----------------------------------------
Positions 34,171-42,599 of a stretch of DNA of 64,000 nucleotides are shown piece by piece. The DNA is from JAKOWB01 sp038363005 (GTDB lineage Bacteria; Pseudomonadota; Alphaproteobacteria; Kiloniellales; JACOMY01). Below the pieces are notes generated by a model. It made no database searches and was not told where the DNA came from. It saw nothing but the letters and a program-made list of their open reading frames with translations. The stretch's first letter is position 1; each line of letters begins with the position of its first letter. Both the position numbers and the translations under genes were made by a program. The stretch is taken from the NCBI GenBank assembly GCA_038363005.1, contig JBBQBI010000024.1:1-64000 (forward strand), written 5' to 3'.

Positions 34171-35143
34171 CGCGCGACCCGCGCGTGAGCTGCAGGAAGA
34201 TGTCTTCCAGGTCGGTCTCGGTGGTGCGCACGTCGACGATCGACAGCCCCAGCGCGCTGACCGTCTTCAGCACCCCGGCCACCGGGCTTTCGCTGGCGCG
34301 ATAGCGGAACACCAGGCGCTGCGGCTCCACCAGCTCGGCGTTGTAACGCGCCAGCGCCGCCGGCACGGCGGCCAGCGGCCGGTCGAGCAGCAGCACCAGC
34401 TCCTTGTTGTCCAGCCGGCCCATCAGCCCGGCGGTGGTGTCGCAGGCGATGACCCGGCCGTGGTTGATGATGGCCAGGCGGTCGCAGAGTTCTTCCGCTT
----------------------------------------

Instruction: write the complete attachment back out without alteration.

Positions 34,171-42,599 of a stretch of DNA of 64,000 nucleotides are shown piece by piece. The DNA is from JAKOWB01 sp038363005 (GTDB lineage Bacteria; Pseudomonadota; Alphaproteobacteria; Kiloniellales; JACOMY01). Below the pieces are notes generated by a model. It made no database searches and was not told where the DNA came from. It saw nothing but the letters and a program-made list of their open reading frames with translations. The stretch's first letter is position 1; each line of letters begins with the position of its first letter. Both the position numbers and the translations under genes were made by a program. The stretch is taken from the NCBI GenBank assembly GCA_038363005.1, contig JBBQBI010000024.1:1-64000 (forward strand), written 5' to 3'.

Positions 34171-35143
34171 CGCGCGACCCGCGCGTGAGCTGCAGGAAGA
34201 TGTCTTCCAGGTCGGTCTCGGTGGTGCGCACGTCGACGATCGACAGCCCCAGCGCGCTGACCGTCTTCAGCACCCCGGCCACCGGGCTTTCGCTGGCGCG
34301 ATAGCGGAACACCAGGCGCTGCGGCTCCACCAGCTCGGCGTTGTAACGCGCCAGCGCCGCCGGCACGGCGGCCAGCGGCCGGTCGAGCAGCAGCACCAGC
34401 TCCTTGTTGTCCAGCCGGCCCATCAGCCCGGCGGTGGTGTCGCAGGCGATGACCCGGCCGTGGTTGATGATGGCCAGGCGGTCGCAGAGTTCTTCCGCTT